Reply
  • Farrwalker
    On page 7. Results: CPU Core Benchmarks:
    Your bar graph "MobileXPRT 2013" seems to be in error.
    For example, the text says, "Note 10.1 (2014 Edition) Wi-Fi leads with 300 points . . ."
    but the bar is the shortest and indicates less than 150 points.
    Reply
  • blueer03
    You need to proofread this big time. From page 9:
    Samsung's Exynos-based Note 10.1 (2014 Edition) Wi-Fi holds its own against the Tegra Note 7, while the LTE version of the Note 10.1 (2014 Edition) again falls significantly behind its Snapdragon 800-powered Wi-Fi counterpart.

    And this happens all throughout. The LTE is a Snapdragon, the Wifi is an Exynos. Keep repeating that to yourself as you re-write the descriptions and it will make this easier to read.
    Reply
  • Kevin Harrelson
    We got one of these for my son (age 13) to help with his school work. We got it from Best Buy and got the extended warranty. Both sound dumb, but it was actually a good move! The backlight has gone out on this thing TWICE. I happen to think that it is a lovely little tablet, but the backlight is a major reliability issue.
    Reply
  • adamovera
    On page 7. Results: CPU Core Benchmarks:
    Your bar graph "MobileXPRT 2013" seems to be in error. For example, the text says, "Note 10.1 (2014 Edition) Wi-Fi leads with 300 points . . ." but the bar is the shortest and indicates less than 150 points.
    This benchmark's sub-tests produce scores in seconds (lower is better), and the overall score is given as a typical higher-is-better score, so the lowest bar indicates the fastest completion. Sorry about the confusion, I'll look into other ways to represent this test.
    Reply
  • adamovera
    You need to proofread this big time. From page 9:
    Samsung's Exynos-based Note 10.1 (2014 Edition) Wi-Fi holds its own against the Tegra Note 7, while the LTE version of the Note 10.1 (2014 Edition) again falls significantly behind its Snapdragon 800-powered Wi-Fi counterpart.
    And this happens all throughout. The LTE is a Snapdragon, the Wifi is an Exynos. Keep repeating that to yourself as you re-write the descriptions and it will make this easier to read.
    Good catch, thanks! Fixed.
    Reply
  • Tomtompiper
    The 2014 is almost 5 months old and has been superseded by the Amoled screened Galaxy Tab S 10.1 which wipes the floor with the opposition. http://www.gsmarena.com/samsung_galaxy_tab_s_105-review-1097.php Do try to keep up!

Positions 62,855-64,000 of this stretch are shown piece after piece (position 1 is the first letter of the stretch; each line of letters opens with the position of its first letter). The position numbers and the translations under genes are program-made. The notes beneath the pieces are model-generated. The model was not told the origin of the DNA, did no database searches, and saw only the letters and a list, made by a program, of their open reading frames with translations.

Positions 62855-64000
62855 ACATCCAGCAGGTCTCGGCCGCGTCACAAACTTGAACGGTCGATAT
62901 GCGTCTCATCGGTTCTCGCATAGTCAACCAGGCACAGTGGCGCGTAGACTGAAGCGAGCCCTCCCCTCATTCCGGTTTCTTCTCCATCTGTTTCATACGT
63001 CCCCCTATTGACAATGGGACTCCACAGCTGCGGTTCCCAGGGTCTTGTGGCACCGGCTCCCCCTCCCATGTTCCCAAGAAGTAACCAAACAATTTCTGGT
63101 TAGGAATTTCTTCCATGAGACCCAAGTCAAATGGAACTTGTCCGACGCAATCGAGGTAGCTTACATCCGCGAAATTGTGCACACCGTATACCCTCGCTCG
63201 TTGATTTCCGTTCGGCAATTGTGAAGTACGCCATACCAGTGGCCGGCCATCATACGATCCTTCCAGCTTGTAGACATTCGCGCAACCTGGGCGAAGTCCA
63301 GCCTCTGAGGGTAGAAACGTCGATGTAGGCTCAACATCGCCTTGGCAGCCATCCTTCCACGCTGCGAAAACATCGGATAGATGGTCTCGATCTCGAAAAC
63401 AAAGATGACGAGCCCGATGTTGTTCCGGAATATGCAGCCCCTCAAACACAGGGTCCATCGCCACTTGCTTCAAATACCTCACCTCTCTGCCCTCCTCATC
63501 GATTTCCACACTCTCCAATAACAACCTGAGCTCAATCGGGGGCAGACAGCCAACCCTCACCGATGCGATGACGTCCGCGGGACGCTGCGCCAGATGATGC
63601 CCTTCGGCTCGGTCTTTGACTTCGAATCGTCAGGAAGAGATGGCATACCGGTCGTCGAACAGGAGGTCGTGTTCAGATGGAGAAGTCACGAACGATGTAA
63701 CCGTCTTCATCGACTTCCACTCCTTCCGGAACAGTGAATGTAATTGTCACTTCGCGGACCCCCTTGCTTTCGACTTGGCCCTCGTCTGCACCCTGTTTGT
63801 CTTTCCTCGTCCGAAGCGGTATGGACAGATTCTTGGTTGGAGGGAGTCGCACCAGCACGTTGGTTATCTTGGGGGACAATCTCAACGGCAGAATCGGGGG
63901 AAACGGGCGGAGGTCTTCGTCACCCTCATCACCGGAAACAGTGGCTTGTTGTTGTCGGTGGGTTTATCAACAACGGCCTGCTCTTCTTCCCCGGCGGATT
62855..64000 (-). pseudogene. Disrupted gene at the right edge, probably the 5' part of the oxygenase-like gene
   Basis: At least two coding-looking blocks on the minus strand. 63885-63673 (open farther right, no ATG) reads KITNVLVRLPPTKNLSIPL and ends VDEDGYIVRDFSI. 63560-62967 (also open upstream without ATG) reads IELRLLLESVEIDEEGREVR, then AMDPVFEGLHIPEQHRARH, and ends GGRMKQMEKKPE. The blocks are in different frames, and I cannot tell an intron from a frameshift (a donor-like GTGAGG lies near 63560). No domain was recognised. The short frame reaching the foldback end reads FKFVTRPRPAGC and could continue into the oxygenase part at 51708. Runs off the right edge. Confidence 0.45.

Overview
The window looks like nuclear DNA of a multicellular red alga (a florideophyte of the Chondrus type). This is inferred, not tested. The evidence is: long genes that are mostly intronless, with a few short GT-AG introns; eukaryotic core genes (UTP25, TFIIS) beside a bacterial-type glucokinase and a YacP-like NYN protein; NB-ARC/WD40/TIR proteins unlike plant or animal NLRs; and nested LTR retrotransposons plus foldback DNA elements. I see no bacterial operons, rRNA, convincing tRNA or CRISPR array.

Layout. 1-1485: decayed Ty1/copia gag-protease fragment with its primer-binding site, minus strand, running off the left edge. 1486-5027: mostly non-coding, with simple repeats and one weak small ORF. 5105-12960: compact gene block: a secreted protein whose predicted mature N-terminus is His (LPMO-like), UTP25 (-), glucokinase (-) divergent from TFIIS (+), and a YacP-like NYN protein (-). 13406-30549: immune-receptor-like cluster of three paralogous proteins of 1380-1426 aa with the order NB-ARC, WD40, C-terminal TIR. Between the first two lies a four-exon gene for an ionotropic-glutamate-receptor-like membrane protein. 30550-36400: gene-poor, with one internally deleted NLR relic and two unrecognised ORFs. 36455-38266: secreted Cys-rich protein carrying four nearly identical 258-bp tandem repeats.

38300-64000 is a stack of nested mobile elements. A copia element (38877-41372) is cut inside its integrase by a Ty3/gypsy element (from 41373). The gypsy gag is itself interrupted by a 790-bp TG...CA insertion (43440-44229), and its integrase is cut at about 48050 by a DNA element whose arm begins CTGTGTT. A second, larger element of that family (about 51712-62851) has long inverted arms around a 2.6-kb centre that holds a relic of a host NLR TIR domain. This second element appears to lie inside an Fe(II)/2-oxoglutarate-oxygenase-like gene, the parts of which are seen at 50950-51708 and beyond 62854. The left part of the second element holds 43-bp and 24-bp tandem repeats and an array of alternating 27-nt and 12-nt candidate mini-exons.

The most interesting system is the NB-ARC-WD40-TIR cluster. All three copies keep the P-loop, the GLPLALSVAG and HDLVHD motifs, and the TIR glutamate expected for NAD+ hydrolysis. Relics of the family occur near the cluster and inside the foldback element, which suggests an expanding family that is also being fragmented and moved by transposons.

Reply
  • adamovera
    The 2014 is almost 5 months old and has been superseded by the Amoled screened Galaxy Tab S 10.1 which wipes the floor with the opposition. http://www.gsmarena.com/samsung_galaxy_tab_s_105-review-1097.php Do try to keep up!
    Actually, you'd think this has been phased out, but it's the current 10-inch Galaxy "Note" product, meaning it has the S Pen. The Galaxy "Tab" S does not - still unclear to me what makes the "S" stand out. I believe Samsung is literally attempting to offer an alternative product to every single other device in existence - complete mobile domination. I lost count of their current "Galaxy" line at 11 products, and that was awhile back.

    The duo of Note 10.1 (2014)'s came in very handy both as comparison data in other articles and as testbeds for compiling our benchmark suite. Unfortunately, the article had to be pushed back several times, but the huge hardware difference between products carrying the same name was always something we wanted to illustrate, initially for the chipset-vs-chipset angle, but later for the optimization aspect as well. We're currently working through a small backlog of mobility articles, but each will be more timely than the last. My apologies.
    Reply
  • Blazer1985
    I really wish Samsung could help the end user distinguish what they are buying. The 2 Note are classified as "LTE" and "WIFI ONLY" which sounds like 2 equal devices except for the sim card slot while they actually have a totally different soc.
    Reply
  • vaughn2k
    ... and Samsung prices are now on par with Apple's. others are okay. Will wait for Asus and other competition. Should be cheaper though...
    Reply